I ended up in Vietnam after meeting a guy at church with a strange name. It gave me the idea for a short story about a worship leader from a mega-church named, Glorious. He was going to get so caught up in the emotional throes of “spirituality” that he was going to hurl himself into the arms of the congregation in a stage dive. The story would end with him landing on the floor and staring up through the fog machine at the stage lights as the congregation peered down at him.
It was going to be a sarcastic commentary on marketing Jesus—selling emotional highs as a superior form of “spirituality.” But Glorious decided that wasn’t his story at all. I tried again and again to rewrite it the way I saw it in my head, but Glorious kept saying, “Nope, that’s not what happened, if you would just listen.” So, I decided to trust this new character I created and follow where he led me.
It started with his name. How did you get your name, Glorious? It’s pretty out there for a boy. His parents were hippies—-specifically Mom. His father was just going along for the ride. When she gets pregnant with him, it turns out to be twins. She has a vision.
“My mother had a vision of two siblings rising arm in arm, in a glorious revolution against the institutionalized powers bent on destroying any hope their generation had of finding peace—like the war destroyed the bodies of the boys it dumped from helicopters by the thousands through the green canopy of Vietnam.”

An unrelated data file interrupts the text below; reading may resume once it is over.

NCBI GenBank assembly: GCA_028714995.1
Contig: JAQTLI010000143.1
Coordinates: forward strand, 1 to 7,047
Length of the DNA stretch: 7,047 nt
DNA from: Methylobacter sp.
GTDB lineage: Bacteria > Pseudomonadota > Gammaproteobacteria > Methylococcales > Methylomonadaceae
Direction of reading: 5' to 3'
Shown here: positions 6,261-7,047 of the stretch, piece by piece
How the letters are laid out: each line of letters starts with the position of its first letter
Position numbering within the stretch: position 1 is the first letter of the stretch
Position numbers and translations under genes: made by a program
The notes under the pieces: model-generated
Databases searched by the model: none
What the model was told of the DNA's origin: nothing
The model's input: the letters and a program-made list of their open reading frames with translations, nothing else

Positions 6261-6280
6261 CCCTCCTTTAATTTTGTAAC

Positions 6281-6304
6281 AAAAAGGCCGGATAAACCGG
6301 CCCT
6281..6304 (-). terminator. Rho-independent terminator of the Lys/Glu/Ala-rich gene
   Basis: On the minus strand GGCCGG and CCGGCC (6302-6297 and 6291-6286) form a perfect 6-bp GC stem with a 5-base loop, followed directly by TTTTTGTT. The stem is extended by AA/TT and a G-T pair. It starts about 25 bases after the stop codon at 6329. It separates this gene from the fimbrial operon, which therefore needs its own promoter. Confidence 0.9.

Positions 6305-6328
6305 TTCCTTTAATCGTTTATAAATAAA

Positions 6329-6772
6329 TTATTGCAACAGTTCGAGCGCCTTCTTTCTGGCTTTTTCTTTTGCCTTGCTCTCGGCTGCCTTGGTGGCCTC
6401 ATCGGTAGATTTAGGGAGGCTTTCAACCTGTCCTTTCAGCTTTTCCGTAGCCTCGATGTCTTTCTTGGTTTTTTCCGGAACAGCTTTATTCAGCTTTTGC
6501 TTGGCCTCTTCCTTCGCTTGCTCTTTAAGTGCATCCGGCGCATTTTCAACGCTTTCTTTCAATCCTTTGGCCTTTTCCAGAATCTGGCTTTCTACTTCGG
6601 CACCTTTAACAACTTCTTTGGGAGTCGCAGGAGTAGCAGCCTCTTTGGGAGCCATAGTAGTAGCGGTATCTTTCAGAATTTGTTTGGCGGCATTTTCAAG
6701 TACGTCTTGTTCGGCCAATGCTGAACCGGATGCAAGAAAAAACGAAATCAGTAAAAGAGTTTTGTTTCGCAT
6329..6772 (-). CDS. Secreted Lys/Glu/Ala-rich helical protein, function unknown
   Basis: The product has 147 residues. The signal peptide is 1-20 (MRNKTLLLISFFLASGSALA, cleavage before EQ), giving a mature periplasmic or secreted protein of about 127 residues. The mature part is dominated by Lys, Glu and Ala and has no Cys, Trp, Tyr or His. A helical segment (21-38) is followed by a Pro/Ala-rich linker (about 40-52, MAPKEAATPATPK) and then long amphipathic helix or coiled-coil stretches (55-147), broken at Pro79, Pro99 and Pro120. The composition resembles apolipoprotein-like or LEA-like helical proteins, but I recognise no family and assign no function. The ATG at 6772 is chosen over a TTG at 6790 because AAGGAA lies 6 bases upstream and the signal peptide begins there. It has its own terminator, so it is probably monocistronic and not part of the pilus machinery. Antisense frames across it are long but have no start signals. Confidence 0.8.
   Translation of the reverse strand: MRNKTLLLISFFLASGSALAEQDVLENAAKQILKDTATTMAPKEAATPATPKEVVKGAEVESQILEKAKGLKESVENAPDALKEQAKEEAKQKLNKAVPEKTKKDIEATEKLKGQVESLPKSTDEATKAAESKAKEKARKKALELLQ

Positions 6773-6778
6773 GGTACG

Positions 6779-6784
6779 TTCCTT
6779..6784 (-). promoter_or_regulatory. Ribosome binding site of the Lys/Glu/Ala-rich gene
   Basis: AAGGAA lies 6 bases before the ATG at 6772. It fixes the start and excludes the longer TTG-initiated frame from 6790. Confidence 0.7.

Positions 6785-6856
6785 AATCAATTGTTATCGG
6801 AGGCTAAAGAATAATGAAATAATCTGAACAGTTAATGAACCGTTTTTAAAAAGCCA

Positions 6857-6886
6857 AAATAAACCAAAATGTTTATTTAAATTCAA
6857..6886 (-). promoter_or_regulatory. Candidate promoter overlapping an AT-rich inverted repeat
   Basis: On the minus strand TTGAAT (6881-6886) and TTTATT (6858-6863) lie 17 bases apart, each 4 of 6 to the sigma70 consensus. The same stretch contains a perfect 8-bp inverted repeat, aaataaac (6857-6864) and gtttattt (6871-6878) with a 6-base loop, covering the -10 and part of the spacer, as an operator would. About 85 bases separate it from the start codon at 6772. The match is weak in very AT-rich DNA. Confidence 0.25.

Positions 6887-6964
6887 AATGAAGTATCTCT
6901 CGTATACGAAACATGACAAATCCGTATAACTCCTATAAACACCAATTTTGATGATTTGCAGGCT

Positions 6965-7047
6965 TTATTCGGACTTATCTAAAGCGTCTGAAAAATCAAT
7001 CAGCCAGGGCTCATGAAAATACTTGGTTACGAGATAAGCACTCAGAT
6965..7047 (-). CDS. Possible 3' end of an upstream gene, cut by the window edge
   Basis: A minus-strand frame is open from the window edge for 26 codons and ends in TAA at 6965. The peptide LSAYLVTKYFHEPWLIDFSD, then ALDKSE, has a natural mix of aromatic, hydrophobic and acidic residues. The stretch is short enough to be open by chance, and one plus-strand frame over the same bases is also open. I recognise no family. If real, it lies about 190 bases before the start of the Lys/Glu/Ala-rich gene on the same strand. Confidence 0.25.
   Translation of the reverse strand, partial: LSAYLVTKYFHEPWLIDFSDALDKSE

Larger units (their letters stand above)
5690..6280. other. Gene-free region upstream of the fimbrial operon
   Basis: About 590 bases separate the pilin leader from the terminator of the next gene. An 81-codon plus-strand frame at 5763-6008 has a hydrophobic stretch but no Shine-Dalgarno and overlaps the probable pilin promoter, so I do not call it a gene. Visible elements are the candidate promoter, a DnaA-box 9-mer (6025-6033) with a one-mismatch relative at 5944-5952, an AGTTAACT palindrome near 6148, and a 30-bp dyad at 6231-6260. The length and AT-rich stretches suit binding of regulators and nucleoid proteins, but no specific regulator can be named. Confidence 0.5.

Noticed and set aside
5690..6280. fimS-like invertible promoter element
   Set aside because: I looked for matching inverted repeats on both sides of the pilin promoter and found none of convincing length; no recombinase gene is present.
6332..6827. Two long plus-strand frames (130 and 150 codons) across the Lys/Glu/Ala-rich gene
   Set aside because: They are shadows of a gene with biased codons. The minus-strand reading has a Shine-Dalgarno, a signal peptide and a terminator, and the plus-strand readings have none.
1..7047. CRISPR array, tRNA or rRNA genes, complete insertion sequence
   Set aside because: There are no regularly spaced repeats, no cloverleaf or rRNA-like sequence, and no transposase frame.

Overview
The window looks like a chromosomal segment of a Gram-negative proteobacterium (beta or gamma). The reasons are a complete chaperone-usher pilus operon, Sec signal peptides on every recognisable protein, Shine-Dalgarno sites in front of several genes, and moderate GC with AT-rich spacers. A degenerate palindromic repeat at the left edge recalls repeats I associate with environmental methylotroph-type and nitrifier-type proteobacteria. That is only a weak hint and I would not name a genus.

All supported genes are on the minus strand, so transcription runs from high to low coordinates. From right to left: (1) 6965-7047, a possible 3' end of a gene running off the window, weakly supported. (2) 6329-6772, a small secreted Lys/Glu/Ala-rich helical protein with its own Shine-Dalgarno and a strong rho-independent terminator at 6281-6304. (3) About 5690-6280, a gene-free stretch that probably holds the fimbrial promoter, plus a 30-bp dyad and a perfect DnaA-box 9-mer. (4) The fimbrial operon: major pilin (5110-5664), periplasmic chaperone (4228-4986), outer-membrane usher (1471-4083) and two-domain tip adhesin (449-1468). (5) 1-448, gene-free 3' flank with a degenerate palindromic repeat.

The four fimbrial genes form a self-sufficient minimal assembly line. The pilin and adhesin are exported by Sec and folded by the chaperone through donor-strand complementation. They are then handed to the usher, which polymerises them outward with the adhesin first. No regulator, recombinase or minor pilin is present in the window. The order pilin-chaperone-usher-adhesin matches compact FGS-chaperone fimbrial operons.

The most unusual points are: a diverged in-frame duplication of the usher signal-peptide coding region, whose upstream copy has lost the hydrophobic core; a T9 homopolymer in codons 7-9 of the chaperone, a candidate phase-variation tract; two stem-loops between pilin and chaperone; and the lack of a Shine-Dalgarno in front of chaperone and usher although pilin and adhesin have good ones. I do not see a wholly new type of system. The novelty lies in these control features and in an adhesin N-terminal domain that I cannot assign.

Glorious for the sister. Revolution for the brother. Fraternal twins, just like her and her twin brother. But they aren’t. They are twin brothers, identical. But Revolution has birth defects and is a shrunken version of Glorious—who took up all the nutrients in the womb.
Okay, where the hell is this going, Glorious? Even for a hippie, those are bizarre names. Why is your mother so worked up about the Vietnam War and finding peace? I mean, your Dad protests and does acid with her, but he’s not obsessive like she is. She had to have some personal skin in the game or she’s a cardboard cut out of a hippie. Did her brother get drafted? Maybe he died over there? Close. Missing in Action? Presumed dead? Warmer…
My story took off from there. The more I researched the hippie movement, the Vietnam War, and the stories of soldiers who fought in Vietnam—the stranger the twists and turns became. Truth really can be stranger than fiction.
I have to let Glorious tell the story. He lets me know when I’m off base, or I’m restricting him because I’m uncomfortable with what he’s telling me. He tells me when to dig deeper and when to back off. I’m going to hear him out—follow him to the end. So far it’s been quite the ride.